The science of blindness

Gene ExpressionBy Razib KhanMar 10, 2006 12:33 AM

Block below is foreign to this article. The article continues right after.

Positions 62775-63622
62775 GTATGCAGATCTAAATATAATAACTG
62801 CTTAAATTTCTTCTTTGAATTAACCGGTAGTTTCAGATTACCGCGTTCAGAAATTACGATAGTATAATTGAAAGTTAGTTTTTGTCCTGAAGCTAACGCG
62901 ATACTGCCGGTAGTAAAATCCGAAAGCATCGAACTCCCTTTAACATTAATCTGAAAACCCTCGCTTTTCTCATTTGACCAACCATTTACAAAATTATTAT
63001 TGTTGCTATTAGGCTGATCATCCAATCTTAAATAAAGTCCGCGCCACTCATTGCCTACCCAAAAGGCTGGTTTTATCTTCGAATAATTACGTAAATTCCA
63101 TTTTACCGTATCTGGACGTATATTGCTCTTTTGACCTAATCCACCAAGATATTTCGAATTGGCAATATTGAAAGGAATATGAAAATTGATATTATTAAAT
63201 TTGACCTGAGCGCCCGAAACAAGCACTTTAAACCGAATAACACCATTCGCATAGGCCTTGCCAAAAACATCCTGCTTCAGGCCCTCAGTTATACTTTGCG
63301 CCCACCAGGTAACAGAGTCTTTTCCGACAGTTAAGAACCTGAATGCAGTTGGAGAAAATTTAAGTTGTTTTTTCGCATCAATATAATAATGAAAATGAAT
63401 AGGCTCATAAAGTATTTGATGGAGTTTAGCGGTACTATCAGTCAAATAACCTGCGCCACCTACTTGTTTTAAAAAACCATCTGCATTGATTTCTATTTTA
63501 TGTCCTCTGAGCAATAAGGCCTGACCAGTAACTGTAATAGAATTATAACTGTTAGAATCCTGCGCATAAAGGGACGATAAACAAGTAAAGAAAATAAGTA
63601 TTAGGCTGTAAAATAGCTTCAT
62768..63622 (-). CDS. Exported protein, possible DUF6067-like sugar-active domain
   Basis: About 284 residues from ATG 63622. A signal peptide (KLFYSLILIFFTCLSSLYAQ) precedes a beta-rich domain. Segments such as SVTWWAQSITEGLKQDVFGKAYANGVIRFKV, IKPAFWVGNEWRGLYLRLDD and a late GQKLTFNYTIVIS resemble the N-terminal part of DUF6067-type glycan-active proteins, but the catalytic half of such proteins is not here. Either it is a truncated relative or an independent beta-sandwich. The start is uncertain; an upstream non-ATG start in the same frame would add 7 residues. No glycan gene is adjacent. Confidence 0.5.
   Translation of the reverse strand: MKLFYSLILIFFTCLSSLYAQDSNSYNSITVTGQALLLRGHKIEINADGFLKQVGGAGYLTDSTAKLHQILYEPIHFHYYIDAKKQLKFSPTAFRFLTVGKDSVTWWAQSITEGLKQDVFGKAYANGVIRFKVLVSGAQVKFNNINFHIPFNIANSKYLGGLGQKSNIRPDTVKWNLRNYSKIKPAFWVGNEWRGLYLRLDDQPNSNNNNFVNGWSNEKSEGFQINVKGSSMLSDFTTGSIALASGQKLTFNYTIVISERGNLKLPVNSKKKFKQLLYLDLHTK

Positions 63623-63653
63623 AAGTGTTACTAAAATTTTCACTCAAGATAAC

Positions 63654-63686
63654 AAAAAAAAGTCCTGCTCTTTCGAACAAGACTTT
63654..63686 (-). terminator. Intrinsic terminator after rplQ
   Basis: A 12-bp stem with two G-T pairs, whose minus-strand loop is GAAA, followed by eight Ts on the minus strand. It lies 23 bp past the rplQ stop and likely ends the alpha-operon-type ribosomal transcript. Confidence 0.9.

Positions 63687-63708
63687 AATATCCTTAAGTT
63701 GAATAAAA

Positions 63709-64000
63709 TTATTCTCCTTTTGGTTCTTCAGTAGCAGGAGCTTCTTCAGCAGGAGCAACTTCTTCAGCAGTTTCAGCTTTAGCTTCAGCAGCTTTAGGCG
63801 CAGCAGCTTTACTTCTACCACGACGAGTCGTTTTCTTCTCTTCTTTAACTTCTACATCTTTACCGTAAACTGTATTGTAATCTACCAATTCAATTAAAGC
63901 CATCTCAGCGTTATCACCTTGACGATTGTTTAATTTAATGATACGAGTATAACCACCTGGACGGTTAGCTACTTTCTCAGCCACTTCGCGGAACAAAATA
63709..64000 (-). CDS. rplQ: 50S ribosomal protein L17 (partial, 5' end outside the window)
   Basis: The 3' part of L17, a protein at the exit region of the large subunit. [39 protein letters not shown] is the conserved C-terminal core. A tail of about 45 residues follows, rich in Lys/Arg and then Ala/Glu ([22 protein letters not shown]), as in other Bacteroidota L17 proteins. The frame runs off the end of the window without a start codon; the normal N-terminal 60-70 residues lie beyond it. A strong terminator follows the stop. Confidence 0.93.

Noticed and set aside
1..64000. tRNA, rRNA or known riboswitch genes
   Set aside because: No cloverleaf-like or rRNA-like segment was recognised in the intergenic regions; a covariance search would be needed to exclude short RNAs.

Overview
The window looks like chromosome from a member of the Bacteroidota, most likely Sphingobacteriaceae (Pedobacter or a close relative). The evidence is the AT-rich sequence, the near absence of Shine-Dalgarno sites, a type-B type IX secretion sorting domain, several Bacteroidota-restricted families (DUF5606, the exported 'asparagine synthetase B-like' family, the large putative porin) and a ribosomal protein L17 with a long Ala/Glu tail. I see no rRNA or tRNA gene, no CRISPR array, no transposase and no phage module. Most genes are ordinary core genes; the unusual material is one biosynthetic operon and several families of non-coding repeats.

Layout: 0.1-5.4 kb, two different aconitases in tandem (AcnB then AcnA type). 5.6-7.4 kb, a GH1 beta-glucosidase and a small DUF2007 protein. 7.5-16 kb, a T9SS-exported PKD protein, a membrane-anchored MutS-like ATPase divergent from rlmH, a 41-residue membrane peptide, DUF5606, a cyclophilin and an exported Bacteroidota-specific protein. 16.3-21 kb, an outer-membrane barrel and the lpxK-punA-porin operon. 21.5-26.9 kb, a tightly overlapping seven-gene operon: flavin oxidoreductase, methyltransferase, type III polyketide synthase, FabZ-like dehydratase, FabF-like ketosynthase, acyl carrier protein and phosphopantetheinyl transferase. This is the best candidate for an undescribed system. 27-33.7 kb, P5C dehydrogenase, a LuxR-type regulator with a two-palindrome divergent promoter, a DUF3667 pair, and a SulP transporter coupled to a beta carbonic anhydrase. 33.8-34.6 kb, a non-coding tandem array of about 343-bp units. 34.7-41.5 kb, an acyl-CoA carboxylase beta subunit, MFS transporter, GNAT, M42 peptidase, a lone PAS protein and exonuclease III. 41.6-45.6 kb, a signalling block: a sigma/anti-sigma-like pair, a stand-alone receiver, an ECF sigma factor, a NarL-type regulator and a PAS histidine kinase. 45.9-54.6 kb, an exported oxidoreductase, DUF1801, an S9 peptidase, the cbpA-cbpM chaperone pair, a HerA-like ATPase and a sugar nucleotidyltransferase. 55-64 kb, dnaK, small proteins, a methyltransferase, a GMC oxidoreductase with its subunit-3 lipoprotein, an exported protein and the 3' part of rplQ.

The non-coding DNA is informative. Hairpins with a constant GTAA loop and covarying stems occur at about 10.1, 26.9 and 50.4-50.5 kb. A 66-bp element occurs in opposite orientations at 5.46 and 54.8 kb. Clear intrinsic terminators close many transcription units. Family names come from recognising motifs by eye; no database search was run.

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Which sense do you value the most? I think many people, if they had to choose, would stick to their vision as the must-have sense. One thing that I want to get beyond on this blog is the tendency to find the one-gene-that-causes-all phenomenon. This tendency to fix on genes of large and singular affect, traditional Mendelian phenotypes like cystic fibrosis (a recessive disease), has been dictated by the lack of power of and limitations in studying quantitative traits, where I think the real uncharted territory is going to be with the next few decades. Nevertheless, a new paper in Nature Genetics caught my eye, so to speak. The authors suggest that "...analysis of the C2 and BF haplotypes and CFH variants shows that variation in the two loci can predict the clinical outcome in 74% of the affected individuals and 56% of the controls." In short, the most common form of blindness in the modern world can be predicted to a large extent by two loci. This is a step beyond the one-gene-gene-that-causes-all narrative, as you have to take into account two locations on the genome, but it shows that relatively simple traits of interest are still around as "low hanging fruit."

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